One thing, that I had wanted to see while in New york, was Ground Zero. I however, as I walked to my hotel from the subway, I quickly learned that I would not have to make a special trip. My hotel was in the Financial Center (what a perfect place for a financial blogger). That means every day to get between the subway and my hotel, I would have to use the pathway constructed over the top of the construction taking place where the World Trade Center was, before that tragic day nearly 8-years ago. I hope we as Americans never forget that day.

    Back to the hotel, I made a point to go across the street and walk through the Irish Hunger Memorial. It looked nice and all, but more could have been done to let visitors know what it was and what it was about. Something, I will write more about on my travel blog, when I get back.

    My second day, I started the day, by going way out to nowhere (tourist speaking) to view what is the largest tomb in America. The tomb, of a great Civil war General and President of the United States. Ulysses S. Grant. While there, I asked one of the park rangers, how the question of who's buried in Grant's Tomb got started. It seems the joke is only from the 1950's and was started by Groucho Marx. Who would ask the question at the end of his game show. The answer is that no one really is buried there as both Grant and his wife are above ground (as they are entombed rather the buried), however an acceptable answer would be Grant or Grant and his wife. It really was a trick question and there was never any doubt who was buried (or entombed) there.

    Of course, I couldn't go to New York without seeing Times Square. Actually, I wasn't even planning to, but the transfer point in the subway (on my way to Trump Tower) was Times Square. So I thought what the heck, and went upstairs (above ground) and looked around. Then I was on my way again, to get a few pictures of Trump Towers, which is located on 5th Avenue. As I left there, I noticed a huge line of people, waiting to be admitted into someplace. Curious as to what the attraction was, I began looking. Turns out it wasn't an attraction per se. Rather, it was a huge store...Abercrombie Finch.

    I spent the rest of the day at the hotel preparing for my interview. About 3 PM, I left for the Bull & Bear Bar and Restaurant at the Waldorf. I wanted to arrive (at 4) about an hour before the show began (at 5). Which, I did, and you will be seeing the interview here, later this afternoon.

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    Wednesday, April 15, 2009

    Have You Filed Yet? How Did You Do It?

    Good morning. As I write this I am in the hotel's business center, before getting my last "free breakfast." I ducked in here, because the copy of the USA Today that the hotel provided, had an interesting article. An article that was particularly relevant to today.

    As most of my American readers know, today is Tax Day. That means, if you haven't already done so, you have until midnight, tonight (April 15) to get those taxes in the mail. However, the news is reporting today, don't procrastanate. Many post offices that have stayed open late, in past years, will close at regular times this year. It's all part budgetary constraints of the current economy. However, that's not what I am here to write about.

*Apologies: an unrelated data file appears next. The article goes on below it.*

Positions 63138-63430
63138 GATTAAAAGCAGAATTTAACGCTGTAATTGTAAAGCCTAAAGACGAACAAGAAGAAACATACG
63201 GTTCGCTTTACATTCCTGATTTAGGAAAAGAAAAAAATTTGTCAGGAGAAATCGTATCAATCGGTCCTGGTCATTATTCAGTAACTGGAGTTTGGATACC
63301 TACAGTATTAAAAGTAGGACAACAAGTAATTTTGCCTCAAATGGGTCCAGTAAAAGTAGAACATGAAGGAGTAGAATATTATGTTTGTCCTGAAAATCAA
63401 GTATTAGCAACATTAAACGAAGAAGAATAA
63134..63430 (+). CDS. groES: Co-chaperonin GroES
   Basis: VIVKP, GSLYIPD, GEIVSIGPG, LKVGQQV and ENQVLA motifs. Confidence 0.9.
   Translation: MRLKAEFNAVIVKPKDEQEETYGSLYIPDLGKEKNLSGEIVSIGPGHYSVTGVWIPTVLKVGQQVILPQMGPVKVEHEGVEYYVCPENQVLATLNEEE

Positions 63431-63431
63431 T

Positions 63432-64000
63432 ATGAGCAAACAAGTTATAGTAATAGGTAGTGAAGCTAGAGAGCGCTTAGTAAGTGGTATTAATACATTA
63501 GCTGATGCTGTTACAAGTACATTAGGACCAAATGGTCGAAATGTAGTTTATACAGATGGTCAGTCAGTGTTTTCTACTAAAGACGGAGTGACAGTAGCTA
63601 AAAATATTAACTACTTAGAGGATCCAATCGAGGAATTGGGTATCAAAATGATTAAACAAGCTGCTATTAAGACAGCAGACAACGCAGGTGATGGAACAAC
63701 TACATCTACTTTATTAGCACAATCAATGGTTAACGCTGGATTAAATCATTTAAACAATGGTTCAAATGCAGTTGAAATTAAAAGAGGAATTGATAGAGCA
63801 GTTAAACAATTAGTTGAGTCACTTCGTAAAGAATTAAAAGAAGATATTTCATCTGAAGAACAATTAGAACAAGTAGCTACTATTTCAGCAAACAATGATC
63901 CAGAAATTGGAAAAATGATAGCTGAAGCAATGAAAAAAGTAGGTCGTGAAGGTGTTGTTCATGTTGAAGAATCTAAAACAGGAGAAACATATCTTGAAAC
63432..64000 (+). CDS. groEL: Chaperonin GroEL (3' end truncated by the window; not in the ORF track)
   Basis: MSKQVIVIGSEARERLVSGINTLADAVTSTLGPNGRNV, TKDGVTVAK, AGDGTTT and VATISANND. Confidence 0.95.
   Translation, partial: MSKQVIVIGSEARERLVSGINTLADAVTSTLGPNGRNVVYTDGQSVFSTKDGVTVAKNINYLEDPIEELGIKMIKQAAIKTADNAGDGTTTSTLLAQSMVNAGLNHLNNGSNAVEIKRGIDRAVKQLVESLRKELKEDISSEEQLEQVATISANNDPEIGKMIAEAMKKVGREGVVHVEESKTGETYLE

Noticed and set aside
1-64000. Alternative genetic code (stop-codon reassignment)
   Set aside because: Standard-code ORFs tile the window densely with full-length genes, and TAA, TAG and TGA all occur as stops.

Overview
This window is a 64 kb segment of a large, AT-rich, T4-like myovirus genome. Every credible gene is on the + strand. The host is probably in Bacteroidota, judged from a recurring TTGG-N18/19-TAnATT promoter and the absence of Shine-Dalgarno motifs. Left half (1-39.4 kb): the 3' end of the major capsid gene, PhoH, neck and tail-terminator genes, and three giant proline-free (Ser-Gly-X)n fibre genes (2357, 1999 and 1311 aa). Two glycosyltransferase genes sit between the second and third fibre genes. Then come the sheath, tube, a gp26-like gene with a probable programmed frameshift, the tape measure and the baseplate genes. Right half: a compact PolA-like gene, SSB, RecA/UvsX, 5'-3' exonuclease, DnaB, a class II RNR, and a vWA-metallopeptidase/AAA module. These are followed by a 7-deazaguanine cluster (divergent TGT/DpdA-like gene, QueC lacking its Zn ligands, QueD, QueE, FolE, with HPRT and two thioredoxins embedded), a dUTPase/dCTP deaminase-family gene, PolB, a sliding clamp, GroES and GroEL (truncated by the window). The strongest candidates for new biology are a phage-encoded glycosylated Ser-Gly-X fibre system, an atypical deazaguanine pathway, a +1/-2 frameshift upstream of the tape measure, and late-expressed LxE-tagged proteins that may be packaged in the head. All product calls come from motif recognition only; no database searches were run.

According to the USA Today (Wednsday, April 15, 2009) more taxpayers are filing solo. That is, they are doing their tax prparation theirselves.
  • H & R Block, the nations largest tax preparation company is reporting they have prepared 6% fewer tax returns this year. However, sales of their online and desktop software rose 22% of last year (figures as of March 15).

  • Jackson Hewitt, the country's 2nd largest such company also reported fewer tax returns prepared. Their own self forecast
    is to be down 12%-13% in 2009.

  • However, as alluded to above software programs and online services have seen a dramatic increase. TurboTax, which is probably the best known of the tax software programs out there, reported sales were 10% through March 14. However, that ws mainly through its online sales that was up 41%. It's desktop sales fell 12%.

    So how about you? Did you use a preparer? Or did you do your own taxes? Or have you waited until the last minute?

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    Tuesday, April 14, 2009

    Seven Financial Lessons Learned While In Flight

    As I was flying this past Sunday, I had a chance to catch up on some reading. I thought, I wouold use that opportunity to to write about what i was reading.

    One thing, I read on the plane was Kiplinger Magazine. There were a number of articles that I found interesting in the current issue. One such article was 7 Lessons from the Meltdown.

    1. Where's the Money? - You'd Better Know Literally!
    Simply put after Berney Madoff swindled $50 billion dollars and Allen Stanford alledgedly swindled $8 million, it is important to know where your money really is at ALL times. There is no such thing as unpublicized investment opportunities. (If you find someone trying to sell you one, RUN!)
    ie: When you invest in the market, know which investments you are in and follow their ticker symbols. This includes your 401(k), 403b and other retirement investments.

    2. New Investment Gadgets Won't Save You
    These long-short mutual funds sound good in theory, but in the end they flopped to. Why? Because, they own more long (traditional way of owning stocks) then short (betting on a down market). According to the Kiplinger article, the best way to minimize your losses while you wait for the market to come back, is to
    pair a fund that tracks Standard & Poor's 500-stock index with short-term government or municiple bonds.

    3. Don't Deify Those Who warned About Losses
    This one is simple common sense. Few of those paid annalists rarely get it right, but those beating their chests, that they did aren't heroes.